Dorothy McCuistion (artist) and Stacey Weiss (scientist)
Dorothy McCuistion’s Artist Statement: This set of four books is a pictorial telling of the annual life cycle of the Striped Plateau Lizard. Learning about the lizard from the University of Puget Sound Biology Professor Stacey Weiss, it was challenging to interpret her research into art. I settled on depicting the lizard in its leafy habitat by dying paper with plant material from the Chiricahua Mountains in Arizona. Each book shows one season in the annual cycle of a lizard beginning from its emergence from hibernation, mating, laying eggs, abandoning those eggs, and scurrying off to start the cycle again.
Size: 1 Box: 6″ tall x 7.25″ wide x 3″ deep
4 accordion books: 7″ tall x 5.75″ wide x .5″ deep; 27″ wide x 7″ deep when open
Materials: Madison Print 100% cotton paper dyed with plant material from the Chiricahua Mountains; box is a partial slipcase of grey crinkled Momi with full slipcase cover of botanical dyed Madison Print laminated on Magnani Legion Print.
Structure: Concertina with wrapped covers.
Production/Printing Process: Botanical contact prints with resist.
Edition: Variable edition of 2 with one artist proof.
Year Created: 2020-21
Dorothy McCuistion lives and maintains a studio in Tacoma, Washington. She has been involved in the arts for many years both as an artist and administrator. Primarily a printmaker, for the past twenty years she has been concentrating on monotype prints and book arts. Her work is often concerned with environmental issues and the natural world, but is open to and inspired by many subjects. For each print or book she utilizes the technique that for her best expresses the theme.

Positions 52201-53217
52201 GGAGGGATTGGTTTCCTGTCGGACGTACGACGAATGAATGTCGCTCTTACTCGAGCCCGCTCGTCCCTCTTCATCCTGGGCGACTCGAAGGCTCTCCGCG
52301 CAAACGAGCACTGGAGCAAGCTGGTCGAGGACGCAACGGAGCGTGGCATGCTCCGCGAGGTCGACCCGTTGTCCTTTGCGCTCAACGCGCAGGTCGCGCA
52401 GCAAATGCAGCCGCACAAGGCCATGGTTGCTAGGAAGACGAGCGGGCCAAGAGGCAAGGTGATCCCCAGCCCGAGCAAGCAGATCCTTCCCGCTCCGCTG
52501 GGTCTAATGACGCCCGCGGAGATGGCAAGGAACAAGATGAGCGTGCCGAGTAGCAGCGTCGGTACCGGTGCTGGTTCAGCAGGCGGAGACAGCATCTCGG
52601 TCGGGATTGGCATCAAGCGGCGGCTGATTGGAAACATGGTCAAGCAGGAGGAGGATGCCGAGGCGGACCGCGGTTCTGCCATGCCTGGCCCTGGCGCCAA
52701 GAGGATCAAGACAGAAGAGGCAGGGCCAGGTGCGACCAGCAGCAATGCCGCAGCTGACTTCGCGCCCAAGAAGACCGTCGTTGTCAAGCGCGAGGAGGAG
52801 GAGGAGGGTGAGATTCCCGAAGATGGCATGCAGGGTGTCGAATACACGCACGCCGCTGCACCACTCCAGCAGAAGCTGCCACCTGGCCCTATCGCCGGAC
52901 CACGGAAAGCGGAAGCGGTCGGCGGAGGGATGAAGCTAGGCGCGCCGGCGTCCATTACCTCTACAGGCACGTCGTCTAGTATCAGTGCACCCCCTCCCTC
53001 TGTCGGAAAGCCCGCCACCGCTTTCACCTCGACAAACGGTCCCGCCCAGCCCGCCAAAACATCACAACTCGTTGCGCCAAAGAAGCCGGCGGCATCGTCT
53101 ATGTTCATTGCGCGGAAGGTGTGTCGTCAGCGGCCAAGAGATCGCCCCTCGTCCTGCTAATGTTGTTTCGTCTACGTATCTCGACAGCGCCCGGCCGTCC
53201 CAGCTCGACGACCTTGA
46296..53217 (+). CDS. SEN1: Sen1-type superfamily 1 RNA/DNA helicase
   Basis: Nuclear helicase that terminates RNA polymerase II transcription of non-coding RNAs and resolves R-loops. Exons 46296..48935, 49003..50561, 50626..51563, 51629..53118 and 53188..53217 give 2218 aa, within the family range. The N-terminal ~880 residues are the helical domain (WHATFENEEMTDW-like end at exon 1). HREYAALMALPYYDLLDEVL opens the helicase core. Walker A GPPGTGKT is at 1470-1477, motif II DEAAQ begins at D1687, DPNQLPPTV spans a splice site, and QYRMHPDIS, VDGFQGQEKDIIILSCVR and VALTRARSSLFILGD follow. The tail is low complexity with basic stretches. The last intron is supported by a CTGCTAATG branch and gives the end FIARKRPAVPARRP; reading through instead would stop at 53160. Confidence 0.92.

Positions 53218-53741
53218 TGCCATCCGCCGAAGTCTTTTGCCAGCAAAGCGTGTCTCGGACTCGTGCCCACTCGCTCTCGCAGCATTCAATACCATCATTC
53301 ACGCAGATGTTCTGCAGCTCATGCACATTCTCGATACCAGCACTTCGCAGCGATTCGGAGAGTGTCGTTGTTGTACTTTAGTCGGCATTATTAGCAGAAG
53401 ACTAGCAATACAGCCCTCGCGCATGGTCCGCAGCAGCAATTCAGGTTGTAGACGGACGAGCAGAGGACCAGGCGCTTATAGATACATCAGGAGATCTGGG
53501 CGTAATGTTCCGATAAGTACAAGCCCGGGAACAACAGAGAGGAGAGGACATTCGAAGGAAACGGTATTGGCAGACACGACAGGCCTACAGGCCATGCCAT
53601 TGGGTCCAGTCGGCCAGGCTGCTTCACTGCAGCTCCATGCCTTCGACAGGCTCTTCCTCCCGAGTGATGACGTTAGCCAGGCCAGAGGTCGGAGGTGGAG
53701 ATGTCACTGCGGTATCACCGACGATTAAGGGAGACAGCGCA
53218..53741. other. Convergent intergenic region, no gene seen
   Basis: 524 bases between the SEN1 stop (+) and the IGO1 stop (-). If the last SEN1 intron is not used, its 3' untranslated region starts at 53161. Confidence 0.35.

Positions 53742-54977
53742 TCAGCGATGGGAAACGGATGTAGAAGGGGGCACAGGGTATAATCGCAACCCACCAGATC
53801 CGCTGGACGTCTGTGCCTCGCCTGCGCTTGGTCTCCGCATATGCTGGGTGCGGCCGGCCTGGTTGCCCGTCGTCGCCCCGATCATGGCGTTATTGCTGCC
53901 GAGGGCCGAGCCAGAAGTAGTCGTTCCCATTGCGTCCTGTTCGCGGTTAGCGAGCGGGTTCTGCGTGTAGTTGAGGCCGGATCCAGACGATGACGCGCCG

Dorothy McCuistion: e-mail firstname.lastname@example.org
Stacey Weiss is a Professor of Biology and McCormick Professor of the Natural Sciences at the University of Puget Sound in Tacoma, Washington. She is a behavioral ecologist interested in reproductive behavior, animal communication, host-microbe interactions, and evolutionary theory. Stacey’s teaching includes General Ecology, Animal Behavior, a non-majors course on the Evolution and Biology of Sex, and mentoring of student research.
Dr. Stacey Weiss: e-mail: email@example.com; website: https://www.pugetsound.edu/academics/departments-and-programs/undergraduate/biology/research/faculty-research/stacey-weiss/
About her research, as it applies to The Striped Plateau Lizard, Dr. Weiss wrote: “Most of my fieldwork takes place in the beautiful and biodiverse Chiricahua Mountains of southeastern Arizona where my students and I study the behavior and ecology of striped plateau lizards. Female striped plateau lizards are more ornamented than their male counterparts. I have found that their orange throat ornament is an honest signal of female quality that influences male investment in siring her offspring. Females produce only one clutch of eggs each year. They lay and then abandon their eggs in soil nests right at the start of the annual monsoon season when wet and hot conditions are ideal for fungal growth. How do the eggs survive an attack by fungal pathogens in the soil during their ~8 week incubation period with no parental care? New work in my lab suggests females deposit a beneficial microbiome onto the surface of eggs during egg-laying that protect eggs from fungal infection and improve the hatch success of her babies.”